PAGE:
#5 posted 06-14-2019 07:59 PM

I doubt it anne. It was an antique camera. I would guess it was most likely some kind of organic glue. Hide glue perhaps. I agree, I’ve attached leather to wood several times and contact cement is the most effective method that I’ve found.

-- Kenny, SW VA, Go Hokies!!!

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Firewood

846 posts in 2053 days


#6 posted 06-14-2019 08:50 PM

If I had to guess, I’d say they used hide glue to affix the leather. Hide glue is not waterproof and will soften with heat or moisture (as you already found out). Maybe try scrubbing the surface with a cloth and hot water to help leach more of the glue out of the wood. If that seems like it may damage the camera, then sand as best you can and try sealing with dewaxed shellac. That should form a barrier that can still be stained, but may not be as dark. Any oil or water based finish can be applied over the dewaxed shellac.

-- Mike - Waukesha, WI

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shipwright

8320 posts in 3217 days


#7 posted 06-14-2019 11:47 PM

The leather was absolutely attached with animal protein glue, more likely fish glue than hide but the fix is the same.

You don’t have glue seeping out of the wood. It is residue on the surface. The best way to remove it is with cold water and a Scotchbrite pad. You can use warm but you risk damaging the glue joints in the box. There is no need to sand the glue and it will destroy any patina you may have if you do.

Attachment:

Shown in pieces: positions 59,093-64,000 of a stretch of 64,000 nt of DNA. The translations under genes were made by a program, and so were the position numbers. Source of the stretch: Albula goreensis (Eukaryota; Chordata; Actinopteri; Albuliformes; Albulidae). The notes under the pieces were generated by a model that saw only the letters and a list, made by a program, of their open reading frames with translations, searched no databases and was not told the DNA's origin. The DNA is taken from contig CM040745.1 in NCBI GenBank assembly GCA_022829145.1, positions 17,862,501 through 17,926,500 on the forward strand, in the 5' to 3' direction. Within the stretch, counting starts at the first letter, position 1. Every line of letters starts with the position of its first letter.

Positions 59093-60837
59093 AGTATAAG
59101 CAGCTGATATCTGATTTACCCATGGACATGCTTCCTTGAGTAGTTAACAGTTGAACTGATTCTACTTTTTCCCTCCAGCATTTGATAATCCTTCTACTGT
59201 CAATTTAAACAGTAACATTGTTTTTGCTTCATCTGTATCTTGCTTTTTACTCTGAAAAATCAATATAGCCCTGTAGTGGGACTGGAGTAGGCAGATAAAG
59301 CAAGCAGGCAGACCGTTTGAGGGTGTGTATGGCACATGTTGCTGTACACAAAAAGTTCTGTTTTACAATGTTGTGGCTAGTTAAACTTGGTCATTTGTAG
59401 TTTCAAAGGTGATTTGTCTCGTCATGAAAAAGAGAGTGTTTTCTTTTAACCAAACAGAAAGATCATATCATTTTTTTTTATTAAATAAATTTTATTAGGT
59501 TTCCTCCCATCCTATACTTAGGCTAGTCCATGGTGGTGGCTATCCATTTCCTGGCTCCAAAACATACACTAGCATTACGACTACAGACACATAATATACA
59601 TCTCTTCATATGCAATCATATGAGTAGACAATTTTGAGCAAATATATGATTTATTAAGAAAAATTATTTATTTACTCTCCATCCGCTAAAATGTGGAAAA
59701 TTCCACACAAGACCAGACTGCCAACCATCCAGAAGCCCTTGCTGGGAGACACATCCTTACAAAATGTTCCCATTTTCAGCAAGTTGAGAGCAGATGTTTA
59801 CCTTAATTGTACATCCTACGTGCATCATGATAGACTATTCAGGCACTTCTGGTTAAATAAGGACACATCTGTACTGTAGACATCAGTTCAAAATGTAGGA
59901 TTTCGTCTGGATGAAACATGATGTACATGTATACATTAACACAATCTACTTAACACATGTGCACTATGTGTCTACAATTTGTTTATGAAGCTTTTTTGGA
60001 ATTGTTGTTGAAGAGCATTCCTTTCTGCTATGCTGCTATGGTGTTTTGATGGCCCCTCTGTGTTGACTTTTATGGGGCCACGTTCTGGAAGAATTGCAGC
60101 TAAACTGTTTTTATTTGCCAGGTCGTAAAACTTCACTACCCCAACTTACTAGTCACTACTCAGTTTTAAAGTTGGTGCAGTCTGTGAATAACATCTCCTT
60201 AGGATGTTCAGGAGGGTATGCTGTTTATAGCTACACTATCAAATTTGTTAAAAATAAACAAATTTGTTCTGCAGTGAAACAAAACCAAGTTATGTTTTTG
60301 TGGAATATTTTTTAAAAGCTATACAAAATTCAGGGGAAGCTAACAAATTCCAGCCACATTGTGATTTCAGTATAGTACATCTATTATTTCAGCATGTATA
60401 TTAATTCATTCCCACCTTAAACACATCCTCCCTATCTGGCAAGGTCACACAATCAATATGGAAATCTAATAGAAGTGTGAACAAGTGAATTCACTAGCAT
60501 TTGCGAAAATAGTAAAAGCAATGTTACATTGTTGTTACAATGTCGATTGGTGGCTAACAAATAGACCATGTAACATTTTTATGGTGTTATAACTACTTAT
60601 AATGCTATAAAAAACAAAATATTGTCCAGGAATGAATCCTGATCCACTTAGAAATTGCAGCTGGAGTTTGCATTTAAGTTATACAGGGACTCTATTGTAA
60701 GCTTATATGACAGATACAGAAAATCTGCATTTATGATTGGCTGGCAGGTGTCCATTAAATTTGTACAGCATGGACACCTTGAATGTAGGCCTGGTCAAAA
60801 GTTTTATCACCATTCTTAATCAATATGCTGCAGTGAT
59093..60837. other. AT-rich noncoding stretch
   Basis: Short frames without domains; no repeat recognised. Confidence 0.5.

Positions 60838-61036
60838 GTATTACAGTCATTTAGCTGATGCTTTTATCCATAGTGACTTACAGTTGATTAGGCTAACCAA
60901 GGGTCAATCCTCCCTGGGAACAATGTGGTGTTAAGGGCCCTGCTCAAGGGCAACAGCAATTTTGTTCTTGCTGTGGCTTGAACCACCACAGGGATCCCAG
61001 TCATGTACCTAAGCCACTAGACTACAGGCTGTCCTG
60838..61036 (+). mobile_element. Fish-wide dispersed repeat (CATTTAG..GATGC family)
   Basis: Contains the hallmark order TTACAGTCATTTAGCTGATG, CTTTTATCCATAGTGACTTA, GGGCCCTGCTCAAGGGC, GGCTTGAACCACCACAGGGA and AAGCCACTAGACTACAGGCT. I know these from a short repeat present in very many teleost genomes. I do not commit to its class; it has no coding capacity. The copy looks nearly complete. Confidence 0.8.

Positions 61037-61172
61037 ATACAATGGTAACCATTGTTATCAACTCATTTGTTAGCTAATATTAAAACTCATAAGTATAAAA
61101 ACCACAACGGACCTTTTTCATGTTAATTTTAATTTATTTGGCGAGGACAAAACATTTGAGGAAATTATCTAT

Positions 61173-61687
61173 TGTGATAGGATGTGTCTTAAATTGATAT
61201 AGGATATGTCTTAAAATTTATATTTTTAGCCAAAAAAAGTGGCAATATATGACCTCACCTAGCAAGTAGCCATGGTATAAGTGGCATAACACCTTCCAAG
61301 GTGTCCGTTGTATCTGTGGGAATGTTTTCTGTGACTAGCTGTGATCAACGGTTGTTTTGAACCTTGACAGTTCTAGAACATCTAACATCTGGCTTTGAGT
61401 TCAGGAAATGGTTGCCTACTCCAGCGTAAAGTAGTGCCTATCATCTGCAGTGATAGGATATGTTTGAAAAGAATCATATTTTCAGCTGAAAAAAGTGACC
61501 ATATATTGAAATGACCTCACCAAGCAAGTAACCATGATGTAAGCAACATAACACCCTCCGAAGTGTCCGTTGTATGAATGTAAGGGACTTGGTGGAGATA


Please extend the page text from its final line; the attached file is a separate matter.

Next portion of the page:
If it were me, I would replace the leather to make it as nearly original as possible but if you must stain it, just scrub it with cold water until you can see no shiny spots. There will be no blocking of the stain.

-- Paul M ..............the early bird may get the worm but it’s the second mouse that gets the cheese! http://thecanadianschooloffrenchmarquetry.com/

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CuriousTinkerer

3 posts in 35 days


#8 posted 06-17-2019 04:18 PM

Hey!
Thanks so much for all of the responses! My project got delayed so I will work on it in bits this week and hopefully finish it next weekend. I did try out a damp paper towel with cold water and that does seem to work the glue up. Hopefully I can get it and the rest of the leather up and stain this weekend. Also I have never stained anything before… any tips?

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Lazyman

3539 posts in 1806 days


#9 posted 06-17-2019 04:43 PM

I’ve found that synthetic steel wool pad can help, along with the water, remove hide glue more quickly (never worked with fish glue). You can usually find them at Home Depot along with the the sandpaper and real steel wool (don’t use real steel wool). I think that the ones I use are rated as a #000. As the pad gets loaded with glue, just rinse it out in some warm water.

It is a little hard to give advice on staining, especially without seeing it. Even then you may get 20 different answers from 19 people. My best advice is to try it on some scrap wood of the same kind just to see how it works but since you are working with an old piece it will probably look different than the scrap.

-- Nathan, TX -- Hire the lazy man. He may not do as much work but that's because he will find a better way.